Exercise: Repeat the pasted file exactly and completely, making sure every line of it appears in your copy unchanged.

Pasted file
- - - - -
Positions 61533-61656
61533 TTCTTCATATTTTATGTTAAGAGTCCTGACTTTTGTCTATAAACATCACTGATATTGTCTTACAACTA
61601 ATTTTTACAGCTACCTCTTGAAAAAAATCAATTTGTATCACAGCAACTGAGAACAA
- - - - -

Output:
Positions 61533-61656
61533 TTCTTCATATTTTATGTTAAGAGTCCTGACTTTTGTCTATAAACATCACTGATATTGTCTTACAACTA
61601 ATTTTTACAGCTACCTCTTGAAAAAAATCAATTTGTATCACAGCAACTGAGAACAA